Béla Bartók’s Piano Concerto No.3, performed by Sir András Schiff, I found rather on the cool side.  But this is Bartók at his most classical in one sense, in a concerto which, I think, lacks the sheer velocity, thrill and vividness of the spikier Piano Concerto No.1.  The kind of lyricism of the Third does, however, suit Schiff’s manner of playing – his elegance, the homage to tonality, and restrained humour particularly.  I thought, perhaps, the opening folk-inspired tune was a little on the dry side; if there was a lot of rhythm coming from within the orchestra it felt as if Schiff had forgotten what Hungarian colours were idiomatically supposed to sound like.  What also seemed to be apparent was a rather blended tone; rather lush at times.  I think Schiff rather held back on the dissonance (and there is some) when it arrived with a degree of hesitancy that felt just a little bit awkward.

 Iván Fischer conducts the Budapest Festival Orchestra (c) BBC / Chris Christodoulou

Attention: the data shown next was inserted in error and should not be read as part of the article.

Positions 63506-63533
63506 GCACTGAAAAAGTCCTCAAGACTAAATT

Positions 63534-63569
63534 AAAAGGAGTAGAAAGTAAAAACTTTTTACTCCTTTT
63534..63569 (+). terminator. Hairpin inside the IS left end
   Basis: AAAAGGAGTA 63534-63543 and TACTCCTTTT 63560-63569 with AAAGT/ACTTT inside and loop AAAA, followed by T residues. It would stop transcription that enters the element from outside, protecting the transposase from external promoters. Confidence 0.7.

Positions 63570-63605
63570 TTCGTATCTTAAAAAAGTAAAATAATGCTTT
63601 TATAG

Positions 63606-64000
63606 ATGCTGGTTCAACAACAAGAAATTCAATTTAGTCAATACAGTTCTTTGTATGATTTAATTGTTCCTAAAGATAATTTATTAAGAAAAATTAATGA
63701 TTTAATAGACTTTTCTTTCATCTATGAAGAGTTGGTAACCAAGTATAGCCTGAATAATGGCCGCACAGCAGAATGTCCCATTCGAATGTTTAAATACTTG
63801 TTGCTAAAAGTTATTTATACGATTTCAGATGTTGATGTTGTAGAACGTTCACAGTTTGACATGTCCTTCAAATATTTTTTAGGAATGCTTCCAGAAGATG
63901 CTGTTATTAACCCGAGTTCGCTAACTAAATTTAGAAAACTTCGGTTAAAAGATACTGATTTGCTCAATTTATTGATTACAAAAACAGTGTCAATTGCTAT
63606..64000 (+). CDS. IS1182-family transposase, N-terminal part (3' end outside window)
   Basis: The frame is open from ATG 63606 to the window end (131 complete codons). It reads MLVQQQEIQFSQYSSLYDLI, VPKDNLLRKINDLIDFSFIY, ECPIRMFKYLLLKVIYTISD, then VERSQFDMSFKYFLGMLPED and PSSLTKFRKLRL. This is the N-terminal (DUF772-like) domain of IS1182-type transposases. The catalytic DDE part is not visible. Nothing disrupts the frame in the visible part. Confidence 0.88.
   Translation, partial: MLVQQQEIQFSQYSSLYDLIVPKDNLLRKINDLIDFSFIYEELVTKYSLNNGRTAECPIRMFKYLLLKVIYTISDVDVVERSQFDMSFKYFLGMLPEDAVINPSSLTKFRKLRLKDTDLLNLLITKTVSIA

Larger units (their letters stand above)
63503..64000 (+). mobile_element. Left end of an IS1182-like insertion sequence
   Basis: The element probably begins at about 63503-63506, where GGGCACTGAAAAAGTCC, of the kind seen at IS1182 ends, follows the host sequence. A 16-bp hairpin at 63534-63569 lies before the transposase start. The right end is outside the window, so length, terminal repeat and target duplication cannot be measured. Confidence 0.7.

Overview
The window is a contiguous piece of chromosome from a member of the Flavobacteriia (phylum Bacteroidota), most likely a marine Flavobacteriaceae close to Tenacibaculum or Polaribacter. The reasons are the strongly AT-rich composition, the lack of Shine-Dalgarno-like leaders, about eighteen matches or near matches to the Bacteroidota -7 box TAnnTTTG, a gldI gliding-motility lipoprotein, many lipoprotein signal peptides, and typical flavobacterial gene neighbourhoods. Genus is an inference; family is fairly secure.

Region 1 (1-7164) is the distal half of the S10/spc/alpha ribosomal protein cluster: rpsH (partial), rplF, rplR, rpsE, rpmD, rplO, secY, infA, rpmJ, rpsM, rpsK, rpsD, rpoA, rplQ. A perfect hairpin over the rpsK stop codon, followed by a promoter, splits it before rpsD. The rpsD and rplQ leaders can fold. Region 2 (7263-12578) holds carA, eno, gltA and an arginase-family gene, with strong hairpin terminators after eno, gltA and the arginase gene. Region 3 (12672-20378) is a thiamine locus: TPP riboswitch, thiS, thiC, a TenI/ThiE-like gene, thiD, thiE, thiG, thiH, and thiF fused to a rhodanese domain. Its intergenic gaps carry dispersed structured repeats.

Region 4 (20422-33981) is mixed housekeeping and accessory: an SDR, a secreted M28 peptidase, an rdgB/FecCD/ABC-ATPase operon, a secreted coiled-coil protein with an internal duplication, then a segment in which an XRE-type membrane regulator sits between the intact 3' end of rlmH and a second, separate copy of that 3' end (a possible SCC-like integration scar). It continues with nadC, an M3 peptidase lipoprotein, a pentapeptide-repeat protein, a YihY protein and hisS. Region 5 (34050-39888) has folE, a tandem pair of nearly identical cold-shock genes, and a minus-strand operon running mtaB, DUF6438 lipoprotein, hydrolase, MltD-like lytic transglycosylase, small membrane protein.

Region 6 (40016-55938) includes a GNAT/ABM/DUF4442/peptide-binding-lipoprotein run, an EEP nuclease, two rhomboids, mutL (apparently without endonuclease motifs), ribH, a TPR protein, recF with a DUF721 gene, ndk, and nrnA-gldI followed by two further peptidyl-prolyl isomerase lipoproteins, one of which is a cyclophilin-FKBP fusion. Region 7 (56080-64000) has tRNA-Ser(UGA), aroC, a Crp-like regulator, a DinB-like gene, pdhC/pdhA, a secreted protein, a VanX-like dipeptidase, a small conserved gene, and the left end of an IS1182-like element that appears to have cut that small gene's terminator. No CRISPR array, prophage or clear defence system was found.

The second movement, marked religioso, found Schiff much more in control – but given Bartók moves towards a more Bachian sound world it’s not surprising this should be the case.  There was a more profound, noble tone here; phrasing was gorgeous – a rather surprising prelude to a very trenchant finale that had considerable muscularity and Schiff made very easy work of the closing pages.

The single work after the interval was Beethoven’s Eroica. Given the very tiered, wedding-cake platform of the Royal Albert Hall, there are multiple ways for a conductor to layout his orchestra.  Iván Fischer chose to place his Budapest double basses (just six of them, against the usual eight) at the top at the back of the orchestra, and timpani a little higher to the right.  He divided his violins antiphonally.  The Budapest Festival Orchestra (whom I was interested to see from the booklet have the superb Korean violinist Suyoen Kim as their leader) have a warm, rich sound – but this is not one that is as distinctive as their near-neighbour, the Czech Philharmonic, nor as resonant or dark as the London Philharmonic whom I heard in Prom 36.  But I think this orchestra is a bit of a chameleon when it comes to its sound – what you at first think it sounds like is largely hidden by the tempo taken by Iván Fischer (and he usually prefers not to hang around).

(c) BBC / Chris Christodoulou